Full table

Clinical variables

Demographic variables, surgical records, current status and information about arrhythmia were obtained from the hospital records and clinical visits. Detected ventricular tachyarrhythmia [sustained ventricular tachycardia (VT) and ventricular fibrillation (VF)] and SCD were the primary endpoints of this study. If a patient with previous detected ventricular tachyarrhythmia suddenly died, the patient was classified as having SCD. Electrocardiography (ECG) measurement of maximum QRS duration and corrected QT duration was analyzed manually from standard (25 mm/s and 1 mV/cm) 12-lead sinus ECG. Change rate of QRS duration during the study was calculated as the absolute change of the maximum QRS duration divided by the number of observed years. Cardiothoracic ratio from the posteroanterior chest radiograph was used as an estimate of cardiac size. The right ventricular systolic pressure (calculated from the velocity of the tricuspid regurgitation), peak instantaneous systolic pressure gradient across the right ventricular outflow tract (RVOT), end-diastolic dimension of the right and left ventricle (RVEDd and LVEDd), left ventricular ejection fraction and severity of tricuspid, pulmonary and aortic regurgitation were recorded from echocardiogram.

Statistical analysis

Data are expressed as mean ± standard deviation for normally distributed continuous variables or as median for skewed continuous variables, according to the Shapiro-Wilk test. Testing for differences in demographic and clinical data was accomplished using the unpaired Student t-test, Mann-Whitney’s U-test or Kruskal-Wallis test for continuous variables and using Fisher’s exact test for categorical variables, as appropriate. The Kaplan-Meier method was used to analyze long-term survival and freedom from late arrhythmia. Statistical significance was defined as P<0.05. Multiple logistic regression analysis was used to identify risk factors for VT and fibrillation and SCD. Variables with a value of P<0.1 by univariate analysis were entered into a multiple logistic analysis model. Statistical analysis was done using SPSS statistical software (Version 16.0, SPSS, Inc., Chicago, IL, USA).


Results

Survival and late period intervention

The overall survival rate at 20, 30 and 40 years was 100%, 94.6%, 94.6%, respectively. Three patients (3.4%) died in the late period (due to cerebral hemorrhage in 1 patient, due to SCD in 2 patients). Surgical re-intervention was performed in 8 patients (9.0%), including pulmonary valve replacement or RVOT procedure in 4 patients, aortic valve replacement in 2 patients, tricuspid valve surgery in 1 patient, and coronary artery bypass grafting in 1 patient.

Contribution of TAP repair

Fifty-three patients had undergone TAP, and the remaining 36 patients had undergone non-TAP repair: RV-tomy repair and RAPA. We compared the TAP patients and non-TAP (RV-tomy and RAPA) patients. There was no difference of age at TOF repair or in follow-up period duration between the two groups. There was no significant difference in long-term survival rate with or without TAP repair according to the log-rank test (P=0.700). In TAP patients, the incidence of VT or VF was higher (17.0% vs. 2.9%; P=0.035) and the cardiothoracic ratio was larger (55.9%±6.7% vs. 51.6%±5.5%; P=0.002) than those of non-TAP patients. According to log-rank test, freedom from VT/VF rate was significantly higher in TAP patients than those in no-TAP patients (P=0.035). On ECG, QRS duration was not different, though QTc duration was longer in TAP patients (473±42 vs. 452±32 ms; P=0.014). Serum brain natriuretic peptide level was higher (60.2±71.0 vs. 21.8±13.9 pmol/L; P=0.028) in TAP patients. On echocardiography, the incidence of pulmonary valve regurgitation (PR) more than grade III and tricuspid regurgitation more than grade III were significantly higher in TAP patients (60.4% vs. 22.9%; P<0.001 and 18.9% vs. 2.9%; P=0.025). Pressure gradient at TR was larger (36.5±10.8 vs. 27.5±8.0 mmHg; P<0.001) and RVEDd was larger (31.9±9.0 vs. 27.0±11.3 mm; P=0.040) in TAP patients. For both TAP and non-TAP patients, left ventricular ejection fraction and LVEDd were not significantly different (Table 3).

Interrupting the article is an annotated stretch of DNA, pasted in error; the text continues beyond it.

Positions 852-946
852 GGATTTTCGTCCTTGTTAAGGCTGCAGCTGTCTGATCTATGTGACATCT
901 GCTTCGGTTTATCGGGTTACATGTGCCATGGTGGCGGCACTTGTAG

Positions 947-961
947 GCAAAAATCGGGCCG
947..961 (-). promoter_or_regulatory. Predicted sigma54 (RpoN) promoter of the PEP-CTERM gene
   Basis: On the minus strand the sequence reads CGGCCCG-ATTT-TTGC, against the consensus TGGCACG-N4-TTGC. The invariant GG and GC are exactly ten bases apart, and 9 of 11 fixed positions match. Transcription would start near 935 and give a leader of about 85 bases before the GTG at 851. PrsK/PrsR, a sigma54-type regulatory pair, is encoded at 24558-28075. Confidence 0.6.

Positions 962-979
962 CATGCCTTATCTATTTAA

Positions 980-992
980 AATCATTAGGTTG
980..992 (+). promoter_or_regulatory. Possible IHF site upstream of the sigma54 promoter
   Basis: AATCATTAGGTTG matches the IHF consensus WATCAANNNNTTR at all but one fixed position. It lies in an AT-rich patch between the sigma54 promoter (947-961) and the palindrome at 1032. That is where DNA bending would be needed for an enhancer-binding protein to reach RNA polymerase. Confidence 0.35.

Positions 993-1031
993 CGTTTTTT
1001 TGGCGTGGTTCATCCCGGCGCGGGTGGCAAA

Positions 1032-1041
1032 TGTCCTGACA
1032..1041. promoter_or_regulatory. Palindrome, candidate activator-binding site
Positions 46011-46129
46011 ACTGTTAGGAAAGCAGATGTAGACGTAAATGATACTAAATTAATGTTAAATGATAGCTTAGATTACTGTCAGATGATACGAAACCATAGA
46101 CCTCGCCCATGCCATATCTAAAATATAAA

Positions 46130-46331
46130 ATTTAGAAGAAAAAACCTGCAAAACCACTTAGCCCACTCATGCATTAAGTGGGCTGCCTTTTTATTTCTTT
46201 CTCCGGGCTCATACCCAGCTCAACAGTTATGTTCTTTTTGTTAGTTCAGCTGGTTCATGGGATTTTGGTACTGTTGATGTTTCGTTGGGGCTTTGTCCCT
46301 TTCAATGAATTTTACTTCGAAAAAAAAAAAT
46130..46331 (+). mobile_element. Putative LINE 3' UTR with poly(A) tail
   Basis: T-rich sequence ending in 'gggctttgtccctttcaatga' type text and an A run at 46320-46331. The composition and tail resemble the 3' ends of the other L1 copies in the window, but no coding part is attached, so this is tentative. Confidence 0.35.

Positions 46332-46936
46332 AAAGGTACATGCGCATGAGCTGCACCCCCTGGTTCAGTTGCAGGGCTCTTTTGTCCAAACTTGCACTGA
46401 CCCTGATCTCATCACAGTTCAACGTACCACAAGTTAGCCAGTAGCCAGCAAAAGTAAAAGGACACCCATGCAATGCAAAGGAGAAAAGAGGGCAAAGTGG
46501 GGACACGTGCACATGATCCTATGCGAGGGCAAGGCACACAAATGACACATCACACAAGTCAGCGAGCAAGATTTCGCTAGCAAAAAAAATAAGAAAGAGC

Table 3
Table 3 Comparison of TAP and non-TAP patients
Full table

Risk factors for late ventricular tachyarrhythmia

Ten patients experienced sustained VT or VF: 9 (17%) among the TAP patients and 1 (3%) among the non-TAP patients. Six patients required implantation of an ICD. In univariate analysis comparing VT/VF patients and non-VT/VF patients, VT/VF patients had a higher ratio of TAP repair (17% vs. 3%; P=0.020), a longer follow-up period (30.5±8.7 vs. 23.3±9.1 years; P=0.012), a larger cardiothoracic ratio (59.6±8.0% vs. 53.6±6.3%; P=0.006), and a higher change rate of QRS duration (3.3±2.2 vs. 1.1±1.4 ms/year; P=0.010). When echocardiography results of TAP and non-TAP patients were compared, larger RVEDd (36.7±11.4 vs. 29.3±10.1 mm; P=0.044) and a larger pressure gradient at TR (44.1±9.8 vs. 30.8±9.5 mmHg; P<0.001) were seen in VT/VF patients (Table 4). Multivariate analysis showed that change rate of QRS duration (ms/year: P=0.007, HR 2.44 and 95% CI: 1.28–4.65) and pressure gradient at TR (mmHg: P=0.017, HR 1.12 and 95% CI: 1.02–1.22) were recognized as predictive risk factors for late occurring of VT/VF (Table 5). VT/VF was frequently seen in patients combined with both higher TR pressure gradient and higher change rate of QRS duration (Figure 1). Freedom from VT/VF was lower in patients with QRS change rate more than 2 ms/year than those with change rate less than 2 ms/year (P=0.025). In patients with pressure gradient at tricuspid regurgitation more than 40 mmHg, freedom from VT/VF was lower than those with pressure gradient less than 40 mmHg (P=0.007) (Figure 2A,B). There was weak correlation between the change rate of QRS duration and follow-up period after TOF repair [P<0.001; QRS =134.8+1.040× (years after TOF repair); R=0.397] (Figure 3).